• Anterior segment exam, with careful attention to corneal surface, presence of superficial punctate keratopathy (SPK), corneal erosions or scarring, areas of iris atrophy, presence of active uveitis

• Funduscopy (presence of choroidal folds, optic nerve swelling may indicate the presence of a retrobulbar mass)



• TSH, T3, free T4, thyroid stimulating immunoglobulin

• Conjunctival biopsy in cases of suspected OCP


• CT/MRI of orbits as indicated, e.g., to evaluate for the presence of extraocular muscle enlargement (TED) or mass

• MRI/MRA of brain/brainstem as indicated during work-up of CNVII palsy

Diagnostic Procedures/Other

• Visual field testing (may have various defects in cases of optic neuropathy due to orbital mass or TED)

• External photography (document current lid position, may compare to old family photos to assess for change vs. normal variant as in shallow orbits)

• Color plate deficiencies (decreased color perception may be an indicator of optic neuropathy)

Pathological Findings

Depend on underlying etiology

• TED: Focal and diffuse mononuclear cell infiltrates within EOMs and orbital fat in active disease, fibrotic changes in inactive disease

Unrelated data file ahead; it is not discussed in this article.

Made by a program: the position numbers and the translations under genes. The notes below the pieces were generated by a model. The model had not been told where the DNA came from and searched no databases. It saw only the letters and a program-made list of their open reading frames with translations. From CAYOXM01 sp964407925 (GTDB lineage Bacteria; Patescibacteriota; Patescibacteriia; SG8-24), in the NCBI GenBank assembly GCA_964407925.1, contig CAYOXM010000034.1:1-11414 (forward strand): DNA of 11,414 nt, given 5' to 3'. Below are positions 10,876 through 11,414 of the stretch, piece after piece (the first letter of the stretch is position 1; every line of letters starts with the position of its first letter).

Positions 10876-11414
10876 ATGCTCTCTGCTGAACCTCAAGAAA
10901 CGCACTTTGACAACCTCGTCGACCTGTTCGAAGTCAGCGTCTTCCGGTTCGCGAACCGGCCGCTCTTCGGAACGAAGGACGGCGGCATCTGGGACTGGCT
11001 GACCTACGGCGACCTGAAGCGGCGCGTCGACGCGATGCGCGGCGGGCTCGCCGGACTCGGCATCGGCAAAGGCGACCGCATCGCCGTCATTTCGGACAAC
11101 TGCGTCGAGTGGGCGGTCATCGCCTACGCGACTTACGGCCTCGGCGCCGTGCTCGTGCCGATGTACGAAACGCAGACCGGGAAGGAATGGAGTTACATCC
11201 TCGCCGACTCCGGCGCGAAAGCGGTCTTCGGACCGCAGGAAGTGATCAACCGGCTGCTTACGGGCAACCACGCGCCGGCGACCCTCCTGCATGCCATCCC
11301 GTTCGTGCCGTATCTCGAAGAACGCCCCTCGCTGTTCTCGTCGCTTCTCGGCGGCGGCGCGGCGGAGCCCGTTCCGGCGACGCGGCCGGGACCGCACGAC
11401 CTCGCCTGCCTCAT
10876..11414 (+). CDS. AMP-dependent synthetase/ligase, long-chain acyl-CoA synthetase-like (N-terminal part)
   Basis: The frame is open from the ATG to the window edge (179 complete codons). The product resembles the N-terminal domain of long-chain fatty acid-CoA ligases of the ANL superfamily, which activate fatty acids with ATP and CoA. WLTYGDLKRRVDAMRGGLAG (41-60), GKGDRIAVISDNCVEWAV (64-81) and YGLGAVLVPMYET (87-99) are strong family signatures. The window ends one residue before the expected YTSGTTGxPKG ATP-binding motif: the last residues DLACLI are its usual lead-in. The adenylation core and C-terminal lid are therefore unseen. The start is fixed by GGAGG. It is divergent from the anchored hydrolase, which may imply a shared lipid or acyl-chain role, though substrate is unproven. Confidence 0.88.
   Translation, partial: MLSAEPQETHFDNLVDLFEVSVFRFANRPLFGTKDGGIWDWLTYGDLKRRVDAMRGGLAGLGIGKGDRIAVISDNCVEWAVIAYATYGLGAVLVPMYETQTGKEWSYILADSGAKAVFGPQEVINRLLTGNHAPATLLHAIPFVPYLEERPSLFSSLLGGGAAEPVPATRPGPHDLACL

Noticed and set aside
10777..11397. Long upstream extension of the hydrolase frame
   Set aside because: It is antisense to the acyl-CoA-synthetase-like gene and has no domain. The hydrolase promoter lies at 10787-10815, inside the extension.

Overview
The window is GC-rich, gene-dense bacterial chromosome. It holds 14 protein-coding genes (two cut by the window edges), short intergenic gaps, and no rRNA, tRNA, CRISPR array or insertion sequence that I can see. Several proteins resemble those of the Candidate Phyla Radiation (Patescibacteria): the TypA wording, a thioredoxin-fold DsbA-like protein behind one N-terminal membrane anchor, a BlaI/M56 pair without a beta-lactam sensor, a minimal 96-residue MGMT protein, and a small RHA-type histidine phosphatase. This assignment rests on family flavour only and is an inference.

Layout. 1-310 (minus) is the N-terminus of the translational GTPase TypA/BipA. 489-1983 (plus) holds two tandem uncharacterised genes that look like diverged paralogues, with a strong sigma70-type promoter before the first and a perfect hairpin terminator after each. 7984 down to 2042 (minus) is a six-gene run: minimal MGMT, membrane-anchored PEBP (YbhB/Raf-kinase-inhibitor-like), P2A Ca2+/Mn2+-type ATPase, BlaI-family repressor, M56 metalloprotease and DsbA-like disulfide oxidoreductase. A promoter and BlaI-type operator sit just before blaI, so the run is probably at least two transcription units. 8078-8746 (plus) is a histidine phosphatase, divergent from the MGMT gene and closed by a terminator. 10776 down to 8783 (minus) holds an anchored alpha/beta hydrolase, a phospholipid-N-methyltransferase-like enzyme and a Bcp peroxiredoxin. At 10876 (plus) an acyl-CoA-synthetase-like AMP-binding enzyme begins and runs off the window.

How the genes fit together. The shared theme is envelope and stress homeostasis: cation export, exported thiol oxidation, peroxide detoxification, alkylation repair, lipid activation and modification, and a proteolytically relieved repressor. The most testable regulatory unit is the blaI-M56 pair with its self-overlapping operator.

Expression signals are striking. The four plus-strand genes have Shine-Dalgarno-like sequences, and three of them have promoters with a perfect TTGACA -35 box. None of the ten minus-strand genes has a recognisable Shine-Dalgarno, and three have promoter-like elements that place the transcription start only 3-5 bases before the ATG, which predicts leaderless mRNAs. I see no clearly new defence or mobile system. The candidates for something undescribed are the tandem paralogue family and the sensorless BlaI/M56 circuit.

• OCP: Deposition of IgG, IgA, C3, C4 in conjunctival membrane


• Depends on etiology (see the Etiology section):

– DDx of proptosis (TED, tumor, shallow orbits, etc.)

– DDx of anterior and posterior lamella scarring

– DDx of CNVII palsy

• Lower lids may appear falsely retracted in patients with chronic neck flexion forcing chronic chin down head posture and resulting in chronic upgaze.



General Measures

• If asymptomatic and the cornea is well lubricated, the patient may be observed.

• Both lid retraction and lagophthalmos may result in corneal exposure with symptoms and signs of ocular irritation (pain, foreign body sensation, gritty/sandy sensation, redness, excessive tearing, photophobia, etc.).

• Treatment is directed at alleviating the above symptoms.

• Initial measures include frequent lubrication with artificial tears, use of artificial tear gels or ointments at bedtime to protect the corneal surface.

• Eyelids may be taped closed at night.

• Avoiding excessively dry environments is recommended (e.g., if fans are used in the bedroom, they should be pointed away from the patient; use of humidifiers is considered, etc.).

• Concurrent conditions such as blepharitis or ocular allergies are treated appropriately.

• Underlying conditions (e.g., TED, OCP) treated as appropriate.


• If no relief with supportive treatments, surgery may be indicated.

• In cases of CNVII involvement need for surgery is determined by prognosis for CNVII recovery. If no recovery is expected, the upper eyelid retraction, lagophthalmos, and paralytic ectropion should be surgically addressed.

• Eyelid surgery:

– Approach depends on the underlying condition (e.g., in postoperative lower lid retraction due to aggressive blepharoplasty a skin graft may be required whereas in the case of paralytic ectropion secondary to CNVII palsy the lower lid may need to be horizontally shortened and tightened).